This guest blog is written by Zulfa Sakhiyya, doctoral researcher at the Faculty of Education and Social Work at the University of Auckland. Zulfa is one of two recipients of the University of Auckland’s U21 FINE Awards that supports postgraduate students to attend international conferences and participate in FINE networking events.
Strategising social media for researchers
Who doesn’t know The Thesis Whisperer? Those doing a PhD are likely familiar with the blog and Twitter handle, and Associate Professor Inger Mewburn, its author.
At the U21 FINE networking session of the 2017 Australian Association for Research in Education (AARE) Conference in Canberra, Professor Mewburn led a workshop on “Social Media Strategy for Researchers”. During this, she highlighted that academics and researchers need to expand their impact and influence through the use of social media.
Due to the precariousness of social media, The Thesis Whisperer revealed some tactics for audience building. Firstly, by drawing on Erving Goffman, she emphasised that it is important to choose our digital presentation carefully. Like a waiter in a restaurant, the swinging door that separates the dining area (front) and kitchen area (back) defines two different types of personality. In the ‘front’ area, waiters always put on a smile and ask questions politely. As they move through the swinging door into the ‘back’ area, the smile may change into something different: scowling at customers, throwing dishes, etc. In a similar way, social media can present either the positive and negative sides of us so we have to be careful.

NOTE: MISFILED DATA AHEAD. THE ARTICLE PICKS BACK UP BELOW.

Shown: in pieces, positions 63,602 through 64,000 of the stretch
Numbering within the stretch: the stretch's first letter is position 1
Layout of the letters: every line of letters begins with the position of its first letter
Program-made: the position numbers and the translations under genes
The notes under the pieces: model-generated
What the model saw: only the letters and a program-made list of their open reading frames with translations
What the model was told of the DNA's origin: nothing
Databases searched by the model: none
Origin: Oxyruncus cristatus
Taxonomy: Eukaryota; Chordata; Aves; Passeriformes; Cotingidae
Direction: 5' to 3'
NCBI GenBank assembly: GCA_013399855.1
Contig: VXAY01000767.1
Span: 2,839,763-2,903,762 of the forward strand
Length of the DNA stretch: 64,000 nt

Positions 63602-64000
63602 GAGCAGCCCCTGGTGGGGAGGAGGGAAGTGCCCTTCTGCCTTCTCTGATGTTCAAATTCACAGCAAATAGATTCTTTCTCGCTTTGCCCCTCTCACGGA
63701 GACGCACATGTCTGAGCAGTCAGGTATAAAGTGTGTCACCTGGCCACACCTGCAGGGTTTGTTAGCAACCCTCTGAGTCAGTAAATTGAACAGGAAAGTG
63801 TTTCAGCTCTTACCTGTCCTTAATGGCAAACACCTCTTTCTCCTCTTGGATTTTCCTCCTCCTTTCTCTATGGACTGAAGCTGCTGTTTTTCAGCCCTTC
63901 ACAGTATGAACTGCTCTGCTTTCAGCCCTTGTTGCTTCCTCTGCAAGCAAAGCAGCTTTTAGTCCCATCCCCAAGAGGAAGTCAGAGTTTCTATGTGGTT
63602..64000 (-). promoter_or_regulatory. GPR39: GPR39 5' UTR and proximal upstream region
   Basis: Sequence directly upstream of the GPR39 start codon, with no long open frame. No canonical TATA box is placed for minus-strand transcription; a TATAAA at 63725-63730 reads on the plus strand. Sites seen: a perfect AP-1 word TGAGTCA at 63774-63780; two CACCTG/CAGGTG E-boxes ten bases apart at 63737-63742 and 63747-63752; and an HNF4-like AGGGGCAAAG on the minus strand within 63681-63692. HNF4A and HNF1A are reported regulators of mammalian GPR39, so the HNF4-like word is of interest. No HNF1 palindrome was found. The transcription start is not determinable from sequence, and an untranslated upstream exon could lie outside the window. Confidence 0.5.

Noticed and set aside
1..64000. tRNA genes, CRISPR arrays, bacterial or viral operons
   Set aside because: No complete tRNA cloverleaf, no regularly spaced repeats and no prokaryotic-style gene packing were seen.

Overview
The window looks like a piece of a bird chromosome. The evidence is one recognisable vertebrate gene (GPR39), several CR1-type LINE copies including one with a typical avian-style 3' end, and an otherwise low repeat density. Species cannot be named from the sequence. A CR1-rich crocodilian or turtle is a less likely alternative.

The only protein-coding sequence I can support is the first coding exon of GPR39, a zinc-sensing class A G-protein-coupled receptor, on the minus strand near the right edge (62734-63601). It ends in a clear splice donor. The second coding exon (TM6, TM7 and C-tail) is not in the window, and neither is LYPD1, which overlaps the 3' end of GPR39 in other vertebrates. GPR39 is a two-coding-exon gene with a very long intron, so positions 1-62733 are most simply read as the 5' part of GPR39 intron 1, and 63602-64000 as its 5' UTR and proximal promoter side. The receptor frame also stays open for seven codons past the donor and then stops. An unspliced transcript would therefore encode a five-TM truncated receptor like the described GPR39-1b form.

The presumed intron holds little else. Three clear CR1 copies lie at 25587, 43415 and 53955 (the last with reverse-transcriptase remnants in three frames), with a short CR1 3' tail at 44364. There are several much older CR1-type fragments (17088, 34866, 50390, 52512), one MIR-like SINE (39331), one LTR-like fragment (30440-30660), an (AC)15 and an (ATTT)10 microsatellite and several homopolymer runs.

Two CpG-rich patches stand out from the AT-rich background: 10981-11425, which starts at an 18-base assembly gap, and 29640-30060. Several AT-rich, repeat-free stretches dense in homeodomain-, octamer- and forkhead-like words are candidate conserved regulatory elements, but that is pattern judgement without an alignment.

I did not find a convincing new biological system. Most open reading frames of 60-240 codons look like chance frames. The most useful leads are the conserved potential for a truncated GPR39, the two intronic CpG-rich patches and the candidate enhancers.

Secondly, we need to know our niche. “What’s your value?” That is the question The Thesis Whisperer posed to all of us. Our research and academic work might be part of that, but it is a starting point to strategise what and how we want to present ourselves in social media.
Thirdly, mind the language. Unlike journal articles and textbooks which must conform to academic standards and, thus, a certain register of language, social media need to have ‘beats’ in their stories. The idea might be the same as that in academic texts, but the delivery and presentation need to be simplified and packaged. The purpose is not to be reductive, but to reach a wider audience whose research area and background might be different from our own.
In addition to these insights from The Thesis Whisperer, the FINE networking breakfast truly provided the opportunity to get to know other attendees before diving into the ocean of approximately 600 unknown conference delegates.